Top Felton, DE Minor in Possession Lawyers Near You

Minor in Possession Lawyers | Smyrna Office | Serving Felton, DE

22 South Market Street Plaza, Smyrna, DE 19977

Minor in Possession Lawyers | Dover Office | Serving Felton, DE

19 South State Street, Suite 100, Dover, DE 19901

Minor in Possession Lawyers | Dover Office | Serving Felton, DE

308 South State Street, Dover, DE 19901

Minor in Possession Lawyers | Dover Office | Serving Felton, DE

34 The Green, Suite G, Dover, DE 19901

Minor in Possession Lawyers | Dover Office | Serving Felton, DE

46 The Green, Dover, DE 19901

Minor in Possession Lawyers | Dover Office | Serving Felton, DE

250 Beiser Boulevard, Suite 202, Dover, DE 19904

Felton Minor in Possession Information

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Find a Minor in Possession Attorney near Felton

How Do I Get a Minor in Possession?

Someone who is under the age of 21 can get a minor in possession (MIP) charge if they are found to be in possession of alcohol in public. In many cases, an MIP charge comes from being in the wrong place at the wrong time. Examples of how someone gets a minor in possession charge include:

  • Driver is pulled over with an open container of alcohol in the vehicle
  • Police bust a party where underage people are drinking alcohol
  • College student is caught with a flask of alcohol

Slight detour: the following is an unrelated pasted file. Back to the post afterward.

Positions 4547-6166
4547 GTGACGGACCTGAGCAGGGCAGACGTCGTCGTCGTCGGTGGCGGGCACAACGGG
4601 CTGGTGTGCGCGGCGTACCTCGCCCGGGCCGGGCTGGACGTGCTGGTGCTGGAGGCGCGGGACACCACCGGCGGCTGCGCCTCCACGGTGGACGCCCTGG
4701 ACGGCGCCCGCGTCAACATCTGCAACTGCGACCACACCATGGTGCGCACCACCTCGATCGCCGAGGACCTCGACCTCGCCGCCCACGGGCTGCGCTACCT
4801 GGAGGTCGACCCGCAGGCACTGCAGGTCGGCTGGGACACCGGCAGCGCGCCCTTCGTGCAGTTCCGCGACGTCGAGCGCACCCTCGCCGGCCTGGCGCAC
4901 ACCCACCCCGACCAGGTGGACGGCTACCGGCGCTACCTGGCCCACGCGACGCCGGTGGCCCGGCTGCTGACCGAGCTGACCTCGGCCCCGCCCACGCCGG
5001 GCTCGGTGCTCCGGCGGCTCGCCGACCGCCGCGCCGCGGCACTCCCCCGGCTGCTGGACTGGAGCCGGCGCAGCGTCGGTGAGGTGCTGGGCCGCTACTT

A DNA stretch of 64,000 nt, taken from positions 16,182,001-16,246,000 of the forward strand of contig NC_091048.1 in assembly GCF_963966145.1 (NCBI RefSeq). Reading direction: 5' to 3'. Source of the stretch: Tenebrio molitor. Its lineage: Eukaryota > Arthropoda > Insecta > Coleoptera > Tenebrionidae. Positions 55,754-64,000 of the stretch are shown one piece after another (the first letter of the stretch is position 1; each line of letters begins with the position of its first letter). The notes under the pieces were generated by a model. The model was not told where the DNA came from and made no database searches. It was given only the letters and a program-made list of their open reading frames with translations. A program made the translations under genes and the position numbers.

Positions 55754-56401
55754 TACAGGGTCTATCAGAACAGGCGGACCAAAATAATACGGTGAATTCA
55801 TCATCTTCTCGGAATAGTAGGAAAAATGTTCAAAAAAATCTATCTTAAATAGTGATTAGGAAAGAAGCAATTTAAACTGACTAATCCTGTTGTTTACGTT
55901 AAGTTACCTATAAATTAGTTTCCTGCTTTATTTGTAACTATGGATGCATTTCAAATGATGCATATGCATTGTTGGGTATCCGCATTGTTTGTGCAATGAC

• Underage person used a fake ID to buy beer from a convenience store

In general, it is against the law for someone under the age of 21 to consume or be in possession of alcohol. It is also against the law for someone to furnish alcohol to a minor or buy alcohol for someone under 21. The term “minor” generally refers to someone who is under the age of 18 and not an adult. However, minor in possession laws can still target an adult who is 18 years old but is still not of age to buy alcohol.

Some police activity involves searching for and busting minors who have an alcoholic beverage. However, most cases involving an MIP charge occur when the police are responding for some other reason and encounter a minor with alcohol in their possession, including:

How Bad Is a Minor in Possession?

A minor in possession charge can be an infraction or a misdemeanor. In many cases, an MIP is treated as an infraction with a fine. As a misdemeanor, an MIP charge could but rarely involves jail time. The possible penalties involved with a minor in possession charge include:

  • Jail time
  • Fines
  • Alcohol education program
  • Community service
  • Probation
  • Driver’s license suspension

Does a Minor in Possession Affect Car Insurance?

In general, an MIP charge will not affect your car insurance. However, if you are found in possession of alcohol while driving and charged with an underage DUI, it may increase your insurance rates. A DUI can stay on your driving record for years and could impact your insurance premiums. Some car insurance companies will drop coverage and no longer insure someone after a DUI.

There is generally a zero-tolerance policy towards underage drinking and driving. An adult with a blood alcohol level of 0.08% may be considered impaired. However, drivers under the age of 21 can get an underage DUI with only a trace amount of alcohol in their system. If an MIP involves an underage drunk driving charge, it can affect the driver’s car insurance rates.

Will a Minor in Possession Show Up on a Background Check?

A background check can show the individual’s prior criminal history, including arrests, convictions, active warrants, and infractions. Someone may have to undergo a background check for employment, housing application, professional licensing, or to become a Lyft or Uber driver. In general, a prior conviction for a minor in possession will show up on a background check.